Thursday, December 22, 2011

Geoffrey Hilsabeck’s Vaudeville

Geoffrey Hilsabeck

Received and read tout de suite: Geoffrey Hilsabeck’s Vaudeville (The Song Cave, 2011). It begins (epigraph by Buster Keaton: “I don’t act anyway”):
We are left with the word vaudeville and little more than that, the word itself a kind of elegy. Vaudeville. We are left only with traces: a few flat descriptions in books, some scratchy studio recordings, and what survives in early Hollywood, the anarchic Marx Brothers, Charlie Chaplin and Buster Keaton, Buster’s great stone face, which he learned on vaudeville where deadpan was king. Pan was slang for face: the comic puts on a dead face, like a death mask, that plaster cast made soon after someone died in the days before photography, and walks among the living. He learned as a kid that there is something hilarious about that. He wears a mask, like the actors in Greek theater, Noh theater, Commedia dell’arte where the clown was born. It is rather an archaic thing to do. It lets silence back into life.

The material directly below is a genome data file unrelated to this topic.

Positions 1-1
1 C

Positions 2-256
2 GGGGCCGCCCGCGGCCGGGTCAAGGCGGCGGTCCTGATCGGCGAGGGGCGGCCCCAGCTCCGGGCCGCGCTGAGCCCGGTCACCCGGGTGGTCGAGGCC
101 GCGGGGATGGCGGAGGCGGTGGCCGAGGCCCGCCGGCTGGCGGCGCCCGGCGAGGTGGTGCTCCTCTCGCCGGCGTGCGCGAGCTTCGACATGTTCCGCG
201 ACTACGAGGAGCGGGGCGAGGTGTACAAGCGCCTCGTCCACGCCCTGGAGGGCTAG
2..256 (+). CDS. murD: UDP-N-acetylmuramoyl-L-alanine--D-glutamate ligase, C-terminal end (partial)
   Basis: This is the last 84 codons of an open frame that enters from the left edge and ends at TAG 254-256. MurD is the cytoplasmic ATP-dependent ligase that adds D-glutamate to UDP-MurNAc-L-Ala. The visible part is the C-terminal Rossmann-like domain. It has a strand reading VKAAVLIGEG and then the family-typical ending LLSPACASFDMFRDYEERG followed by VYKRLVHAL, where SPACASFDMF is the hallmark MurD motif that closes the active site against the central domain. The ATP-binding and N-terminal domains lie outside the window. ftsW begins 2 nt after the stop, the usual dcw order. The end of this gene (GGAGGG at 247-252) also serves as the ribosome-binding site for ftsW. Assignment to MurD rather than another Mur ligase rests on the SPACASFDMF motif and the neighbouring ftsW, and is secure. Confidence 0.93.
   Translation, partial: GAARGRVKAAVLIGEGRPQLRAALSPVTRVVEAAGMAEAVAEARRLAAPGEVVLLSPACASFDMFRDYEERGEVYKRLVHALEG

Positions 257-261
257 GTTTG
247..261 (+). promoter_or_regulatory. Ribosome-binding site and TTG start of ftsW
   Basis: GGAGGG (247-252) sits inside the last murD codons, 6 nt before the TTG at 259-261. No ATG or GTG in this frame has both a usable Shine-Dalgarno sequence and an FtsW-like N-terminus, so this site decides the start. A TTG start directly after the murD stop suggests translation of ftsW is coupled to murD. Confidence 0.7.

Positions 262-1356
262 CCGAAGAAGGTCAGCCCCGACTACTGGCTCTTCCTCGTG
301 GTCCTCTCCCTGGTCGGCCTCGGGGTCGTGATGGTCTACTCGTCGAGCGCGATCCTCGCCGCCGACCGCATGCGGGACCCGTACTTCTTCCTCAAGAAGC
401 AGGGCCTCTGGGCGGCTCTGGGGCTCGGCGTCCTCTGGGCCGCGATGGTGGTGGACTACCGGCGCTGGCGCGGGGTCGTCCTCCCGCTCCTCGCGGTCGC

Beyond the initial nod to the Robert Hass iteration of the “notion that, / because there is in this world no one thing / to which the bramble of blackberry corresponds, / a word is elegy to what it signifies” (“Meditation at Lagunitas”), Hilsabeck deposits all of vaudeville itself, under the “deadpan” of Buster Keaton, some elegiac blank waiting to be filled. (Hilsabeck: “Such common feelings, so everyday—our monotonous sublime—we find written across Buster’s blank face.”) Vaudeville is up and down memoir, a way of revivifying both what Hilsabeck calls “a mongrel feeling,” that is America “at the butt end of Thoreau’s ‘restless, nervous, bustling, trivial nineteenth century’,” and a particular: Hilsabeck’s vaudeville-loving grandfather. The two merge (along with numerous vaudevillians: John Carl, who played the banjo and sang “a song called ‘The Lively Flea’: Feeding where no life may be, / a dainty old chap is the lively flea . . .” only to “stop suddenly and recite Shakespeare, Shakespeare both straight and in burlesque”; “A dancer called Fleury in a long cape, tossing the cape up so that it settles on his head like a turban, revealing nipples painted to resemble large eyes, a painted nose over his stomach, and a bellybutton done up like puckered lips”; or Eva Tanguay, “The Evangelist of Joy,” who “moved, constantly . . . had wild, unruly hair and wore . . . a skimpy dress with pennies glued to it, a chandelier-like hat, . . . a thing with feathers . . . Reviewers described her voice as ‘a hairshirt to the nerves’ and compared her dancing to ‘a mad dog fleeing a mob of small boys’”—the details mount and collide . . . Hilsabeck’s text performing its claim: “An improvisatory, vernacular spirit ran like a current through vaudeville, kept alive by interruption . . . giving the show its air of . . . instability, even menace, the menace of things breaking down.”) Out of elegy, energy, as Hilsabeck puts it, and, in lovely adjectival pile-ups, those gestural Whitmanesqueries (“Vaudeville. Irrelevant, unpredictable, an ad-hoc hodgepodge, rude, stretching its long arms across the wide country, sounding its barbaric yawp . . .”), makes it central to the “blood-soaked American landscape,” pointing to its origin in racial mimicry: